The IDC explained that it had discovered that monies flowed freely between Estina’s accounts held in the Bank of Baroda and Standard Bank – money that was paid to Estina by the Free State government for the Vrede Dairy Farm project.
Oakbay Investments Limited (OIL), it told the court, had produced an extract from its own Baroda account which showed that, on 25 September 2013, it received two payments totalling roughly R31-million from Dubai-based Gupta front, Fidelity.
Fidelity was part of the money laundering machine that the Gupta family used to channel funds back into South Africa from Dubai.
“OIL asserts that it received payments from Fidelity relating to an arm’s length share sale transaction with it. The IDC believes that the funds evidenced in these two transfers flowed from the Estina accounts, through Gateway and Fidelity, and ultimately into OIL’s account as part of a round-tripping money laundering exercise,” the IDC said.
“Upon information and belief, the payments from Estina through the UAE entities, and ultimately to OIL, were made in part in US dollars. The discovery indicates that at least one such payment, made in March 2014, was via a New York bank,” it added. Fidelity, the IDC posited, used Mashreq Bank to route money in dollars to OIL.
The net result of the IDC’s submissions was that the records could prove multiple breaches of securities fraud in both South Africa and the US.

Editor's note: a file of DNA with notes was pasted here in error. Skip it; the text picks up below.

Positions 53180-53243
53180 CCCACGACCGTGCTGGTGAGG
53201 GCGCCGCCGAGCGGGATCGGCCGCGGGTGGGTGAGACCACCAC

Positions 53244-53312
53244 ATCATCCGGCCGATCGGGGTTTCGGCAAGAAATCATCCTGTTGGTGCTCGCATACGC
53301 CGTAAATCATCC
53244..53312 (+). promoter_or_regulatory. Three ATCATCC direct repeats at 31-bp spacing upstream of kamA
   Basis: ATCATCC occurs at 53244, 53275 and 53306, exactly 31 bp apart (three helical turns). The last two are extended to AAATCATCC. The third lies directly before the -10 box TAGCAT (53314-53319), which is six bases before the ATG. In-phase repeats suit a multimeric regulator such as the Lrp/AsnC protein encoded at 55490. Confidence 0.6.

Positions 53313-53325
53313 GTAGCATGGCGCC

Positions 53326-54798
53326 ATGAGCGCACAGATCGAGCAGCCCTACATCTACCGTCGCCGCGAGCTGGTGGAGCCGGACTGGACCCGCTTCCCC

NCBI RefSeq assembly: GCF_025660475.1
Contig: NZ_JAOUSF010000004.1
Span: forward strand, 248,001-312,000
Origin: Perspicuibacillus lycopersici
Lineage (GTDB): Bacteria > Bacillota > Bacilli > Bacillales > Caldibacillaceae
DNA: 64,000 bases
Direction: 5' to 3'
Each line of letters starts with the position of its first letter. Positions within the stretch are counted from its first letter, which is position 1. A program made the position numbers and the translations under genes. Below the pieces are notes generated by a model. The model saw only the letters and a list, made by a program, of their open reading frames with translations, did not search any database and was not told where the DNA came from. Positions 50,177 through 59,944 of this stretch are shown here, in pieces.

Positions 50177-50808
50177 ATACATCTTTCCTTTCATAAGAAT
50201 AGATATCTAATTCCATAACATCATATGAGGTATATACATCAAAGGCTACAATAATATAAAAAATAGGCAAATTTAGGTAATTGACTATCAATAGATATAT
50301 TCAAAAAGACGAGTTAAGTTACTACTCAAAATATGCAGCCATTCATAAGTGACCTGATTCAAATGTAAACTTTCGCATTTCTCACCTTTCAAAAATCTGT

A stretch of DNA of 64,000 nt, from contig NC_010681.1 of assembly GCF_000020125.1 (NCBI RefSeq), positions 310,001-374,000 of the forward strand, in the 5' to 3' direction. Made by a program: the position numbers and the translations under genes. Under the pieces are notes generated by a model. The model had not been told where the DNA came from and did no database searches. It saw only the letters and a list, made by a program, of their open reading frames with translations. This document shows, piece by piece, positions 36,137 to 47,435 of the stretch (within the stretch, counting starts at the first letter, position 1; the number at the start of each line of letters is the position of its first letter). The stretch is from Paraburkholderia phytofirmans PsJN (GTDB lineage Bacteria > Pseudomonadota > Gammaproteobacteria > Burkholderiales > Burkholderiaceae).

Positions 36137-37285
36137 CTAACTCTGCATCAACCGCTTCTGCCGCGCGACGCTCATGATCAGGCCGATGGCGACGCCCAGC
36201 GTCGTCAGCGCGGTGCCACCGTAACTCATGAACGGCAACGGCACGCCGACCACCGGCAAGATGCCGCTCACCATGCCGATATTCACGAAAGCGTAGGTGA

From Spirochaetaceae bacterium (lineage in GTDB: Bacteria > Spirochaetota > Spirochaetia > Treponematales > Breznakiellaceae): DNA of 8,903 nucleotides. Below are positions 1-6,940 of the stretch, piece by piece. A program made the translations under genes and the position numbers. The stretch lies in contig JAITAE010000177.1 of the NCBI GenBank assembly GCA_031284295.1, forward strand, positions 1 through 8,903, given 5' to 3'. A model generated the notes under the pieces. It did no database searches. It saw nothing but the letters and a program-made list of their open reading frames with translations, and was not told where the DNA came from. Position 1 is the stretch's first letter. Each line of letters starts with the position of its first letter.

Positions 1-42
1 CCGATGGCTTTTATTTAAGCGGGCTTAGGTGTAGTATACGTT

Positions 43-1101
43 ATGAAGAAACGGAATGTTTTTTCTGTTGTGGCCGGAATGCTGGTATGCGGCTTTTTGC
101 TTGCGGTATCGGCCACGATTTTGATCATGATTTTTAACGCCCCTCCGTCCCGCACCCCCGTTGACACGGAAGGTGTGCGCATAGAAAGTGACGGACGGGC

“Given the abundance of existing evidence that the South African defendants and those acting on their behalf regularly transacted in US dollars in scenarios in which criminal activity has been credibly alleged, the New York banks will likely reveal presently unknown evidence of activities that would constitute further breaches of the Loan Restructuring Agreement and, in turn, justify the IDC’s decision to terminate the agreement and seek redress in the South African court,” the IDC submitted.
For prosecutors in South Africa, these records could prove to be an invaluable resource in shoring up its case against the Gupta family in the Estina matter and other investigations – if they could gain access to them.
The state had tried, and failed, to prosecute the Estina case once before.
“For obvious reasons, the defendants have not been forthcoming with documents that incriminate them,” the affidavit of the IDC’s lead counsel, Nazeer Cassim, read.
He added that the IDC would be seeking to subpoena further documents from South African banks, the JSE and the Bank of Baroda.
The IDC granted a R250-million loan to Oakbay to purchase Shiva Uranium in 2010, but when the loan repayment became due and the Guptas couldn’t pay, the loan was restructured.
The terms of the restructured agreement were so favourable to the Gupta family that it led to one expert labelling it “commercially inexplicable”.
The Gupta family maintained their innocence and denied in court papers that they manipulated the share price of Oakbay.
It was now up to the IDC to prove their allegations, and the New York banking records could be the deciding factor. DM